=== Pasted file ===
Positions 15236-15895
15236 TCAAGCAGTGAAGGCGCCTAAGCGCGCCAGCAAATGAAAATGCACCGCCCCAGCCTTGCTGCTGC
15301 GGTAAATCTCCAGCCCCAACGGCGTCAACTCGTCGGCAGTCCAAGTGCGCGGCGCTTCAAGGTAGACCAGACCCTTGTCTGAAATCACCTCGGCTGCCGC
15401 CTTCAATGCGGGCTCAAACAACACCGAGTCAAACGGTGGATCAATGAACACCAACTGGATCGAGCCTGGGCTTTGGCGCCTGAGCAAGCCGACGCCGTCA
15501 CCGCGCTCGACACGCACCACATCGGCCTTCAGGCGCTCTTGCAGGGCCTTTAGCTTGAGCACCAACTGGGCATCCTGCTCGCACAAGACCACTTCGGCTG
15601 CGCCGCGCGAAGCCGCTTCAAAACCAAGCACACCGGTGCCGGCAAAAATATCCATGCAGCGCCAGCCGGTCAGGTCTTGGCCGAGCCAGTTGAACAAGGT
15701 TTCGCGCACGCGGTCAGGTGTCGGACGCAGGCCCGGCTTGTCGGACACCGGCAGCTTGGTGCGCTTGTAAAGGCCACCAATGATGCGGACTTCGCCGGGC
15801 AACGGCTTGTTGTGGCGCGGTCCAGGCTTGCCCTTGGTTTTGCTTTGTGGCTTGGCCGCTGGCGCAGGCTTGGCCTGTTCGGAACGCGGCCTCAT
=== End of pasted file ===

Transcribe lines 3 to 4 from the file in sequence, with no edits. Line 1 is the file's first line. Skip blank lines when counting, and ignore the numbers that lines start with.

15301 GGTAAATCTCCAGCCCCAACGGCGTCAACTCGTCGGCAGTCCAAGTGCGCGGCGCTTCAAGGTAGACCAGACCCTTGTCTGAAATCACCTCGGCTGCCGC
15401 CTTCAATGCGGGCTCAAACAACACCGAGTCAAACGGTGGATCAATGAACACCAACTGGATCGAGCCTGGGCTTTGGCGCCTGAGCAAGCCGACGCCGTCA